They measure 30 to 50 cm across and are palmate in shape with five to nine leaflets, the calyx is deciduous, meaning it does not persist on the fruits. They bear five to ten cm long red flowers between January and March while the tree is still leafless, the stamens are present in bundles in two whorls, while the staminal column lacks lobes. Bombax anceps Pierre Bombax buonopozense P. Beauv, Bombax ceiba L. Bombax costatum Pellegr. Bombax mossambicense A. Robyns Ceiba aesculifolia Britten & Baker Ceiba pentandra Gaertn, Cochlospermum religiosum Alston Cochlospermum vitifolium Spreng. Pachira insignis Savigny Pseudobombax ellipticum Dugand Pseudobombax grandiflorum A, the carpenter tricked the devil into entering the tree in which he carved seven rooms, one above the other, into the trunk. Folklore claims that Bazil still resides in that tree, Bombax in Sanskrit is known as Shaalmala. According to Hindu Scriptures Shalmala Dweepa or Shalmala Island is one of the Seven Continents of the world, though geographically the Island is not yet been identified, It is believed that South Asian Subcontinent is perhaps regarded as Shalmala.
The tree is regarded as incarnation of Lord Vishnu according to traditional Hindu Belief. Robyns, André, Essai de monographie du genre Bombax s. l, Bulletin du Jardin botanique de lÉtat a Bruxelles, Bulletin du Jardin botanique de lÉtat a Bruxelles, Vol.33, No. 1,33, 1–144, doi,10. 2307/3667210, JSTOR3667210 Haryana Online, Semul Shimul Bombax in West African plants – A Photo Guide
Trinidad and Tobago
During the same period, the island of Tobago changed hands among Spanish, French and Courlander colonizers, more times than any other island in the Caribbean. Trinidad and Tobago were ceded to Britain in 1802 under the Treaty of Amiens, the country Trinidad and Tobago obtained independence in 1962, becoming a republic in 1976. Trinidad and Tobago is the third richest country by GDP per capita in the Americas after the United States, furthermore, it is recognised as a high-income economy by the World Bank. Unlike most of the English-speaking Caribbean, the economy is primarily industrial, with an emphasis on petroleum. The countrys wealth is attributed to its reserves and exploitation of oil. Historian E. L. Joseph claimed that Trinidads Amerindian name was Iere or Land of the Humming Bird, derived from the Arawak name for hummingbird, Boomert claims that neither cairi nor caeri means hummingbird and tukusi or tucuchi does. Others have reported that kairi and iere simply mean island, christopher Columbus renamed it La Isla de la Trinidad, fulfilling a vow made before setting out on his third voyage of exploration.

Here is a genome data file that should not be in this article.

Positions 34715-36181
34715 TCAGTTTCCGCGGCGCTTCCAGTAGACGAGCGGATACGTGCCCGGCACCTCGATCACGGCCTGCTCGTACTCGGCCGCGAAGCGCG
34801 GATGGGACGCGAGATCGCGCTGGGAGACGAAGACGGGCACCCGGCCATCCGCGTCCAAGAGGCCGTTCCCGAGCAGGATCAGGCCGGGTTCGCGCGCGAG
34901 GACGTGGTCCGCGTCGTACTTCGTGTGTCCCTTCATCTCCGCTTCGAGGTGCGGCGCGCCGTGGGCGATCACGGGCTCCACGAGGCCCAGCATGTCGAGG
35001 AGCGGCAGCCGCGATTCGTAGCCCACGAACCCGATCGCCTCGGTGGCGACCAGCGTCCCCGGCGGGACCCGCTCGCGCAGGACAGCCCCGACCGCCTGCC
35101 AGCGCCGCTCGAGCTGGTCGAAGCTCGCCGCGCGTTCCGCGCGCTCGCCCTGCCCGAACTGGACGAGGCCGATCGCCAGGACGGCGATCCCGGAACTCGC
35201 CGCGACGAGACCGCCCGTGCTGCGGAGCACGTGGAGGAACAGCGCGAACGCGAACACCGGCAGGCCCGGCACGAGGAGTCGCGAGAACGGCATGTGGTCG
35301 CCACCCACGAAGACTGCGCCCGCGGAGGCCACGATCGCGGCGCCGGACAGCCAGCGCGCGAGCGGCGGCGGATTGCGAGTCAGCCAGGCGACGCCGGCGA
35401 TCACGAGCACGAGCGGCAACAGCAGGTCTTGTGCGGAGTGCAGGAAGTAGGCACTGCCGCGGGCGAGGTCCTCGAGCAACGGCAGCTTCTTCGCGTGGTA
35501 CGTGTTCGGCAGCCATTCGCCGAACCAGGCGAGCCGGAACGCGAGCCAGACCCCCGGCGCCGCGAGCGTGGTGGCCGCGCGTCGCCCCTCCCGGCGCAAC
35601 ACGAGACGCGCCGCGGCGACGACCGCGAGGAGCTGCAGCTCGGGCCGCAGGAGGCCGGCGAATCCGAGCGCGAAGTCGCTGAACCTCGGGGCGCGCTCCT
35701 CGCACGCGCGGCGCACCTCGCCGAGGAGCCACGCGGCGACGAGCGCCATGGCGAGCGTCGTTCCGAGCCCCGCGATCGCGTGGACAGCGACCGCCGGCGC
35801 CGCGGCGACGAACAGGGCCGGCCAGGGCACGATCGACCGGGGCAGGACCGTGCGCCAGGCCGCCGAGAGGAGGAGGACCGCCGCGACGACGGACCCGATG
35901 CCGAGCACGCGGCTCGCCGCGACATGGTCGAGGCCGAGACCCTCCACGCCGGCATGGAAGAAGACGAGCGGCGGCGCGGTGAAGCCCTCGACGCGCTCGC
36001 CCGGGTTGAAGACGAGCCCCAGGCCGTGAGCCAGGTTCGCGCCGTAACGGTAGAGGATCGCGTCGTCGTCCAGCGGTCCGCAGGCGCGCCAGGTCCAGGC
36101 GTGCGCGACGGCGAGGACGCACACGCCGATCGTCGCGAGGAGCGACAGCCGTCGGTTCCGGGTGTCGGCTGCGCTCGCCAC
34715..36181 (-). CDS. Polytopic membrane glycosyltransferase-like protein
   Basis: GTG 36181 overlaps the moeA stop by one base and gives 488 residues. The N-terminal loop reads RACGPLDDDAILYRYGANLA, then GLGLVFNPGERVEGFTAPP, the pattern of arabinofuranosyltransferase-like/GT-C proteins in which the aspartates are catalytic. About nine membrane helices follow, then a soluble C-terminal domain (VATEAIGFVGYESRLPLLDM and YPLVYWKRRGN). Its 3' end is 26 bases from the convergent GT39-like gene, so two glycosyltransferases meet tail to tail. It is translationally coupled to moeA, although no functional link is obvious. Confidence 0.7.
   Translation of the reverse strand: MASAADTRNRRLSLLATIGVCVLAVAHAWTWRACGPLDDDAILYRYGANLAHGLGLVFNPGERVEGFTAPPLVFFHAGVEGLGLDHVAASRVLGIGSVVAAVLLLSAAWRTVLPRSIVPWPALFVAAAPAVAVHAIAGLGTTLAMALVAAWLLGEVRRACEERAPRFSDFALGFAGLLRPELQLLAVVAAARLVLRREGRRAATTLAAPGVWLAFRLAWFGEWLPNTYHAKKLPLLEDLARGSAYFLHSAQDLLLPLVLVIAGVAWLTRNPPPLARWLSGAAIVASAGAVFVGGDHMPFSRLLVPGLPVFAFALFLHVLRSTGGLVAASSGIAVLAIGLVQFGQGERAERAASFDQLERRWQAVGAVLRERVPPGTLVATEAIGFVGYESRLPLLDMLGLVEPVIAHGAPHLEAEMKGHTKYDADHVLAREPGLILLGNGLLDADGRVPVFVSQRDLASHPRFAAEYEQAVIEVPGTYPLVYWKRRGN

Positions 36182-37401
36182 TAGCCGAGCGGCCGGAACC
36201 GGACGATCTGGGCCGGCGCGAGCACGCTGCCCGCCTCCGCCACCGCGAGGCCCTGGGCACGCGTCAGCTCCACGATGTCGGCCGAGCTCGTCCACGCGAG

Trinidad and Tobago are islands situated between 10°2 and 11°12 N latitude and 60°30 and 61°56 W longitude, at the closest point, Trinidad is just 11 kilometres from Venezuelan territory. Trinidad is 4,768 km2 in area with a length of 80 km. Tobago has an area of about 300 km2, or 5. 8% of the area, is 41 km long and 12 km at its greatest width. Trinidad and Tobago lie on the shelf of South America. The terrain of the islands is a mixture of mountains and plains, the highest point in the country is found on the Northern Range at El Cerro del Aripo, which is 940 metres above sea level. As the majority of the live in the island of Trinidad. There are four municipalities in Trinidad, Port of Spain. The main town in Tobago is Scarborough, Trinidad is made up of a variety of soil types, the majority being fine sands and heavy clays. The alluvial valleys of the Northern Range and the soils of the East-West Corridor are the most fertile, the Northern Range consists mainly of Upper Jurassic and Cretaceous metamorphic rocks.
The Northern Lowlands consist of shallow marine clastic sediments. South of this, the Central Range fold and thrust belt consists of Cretaceous and Eocene sedimentary rocks, the Naparima Plains and the Nariva Swamp form the southern shoulder of this uplift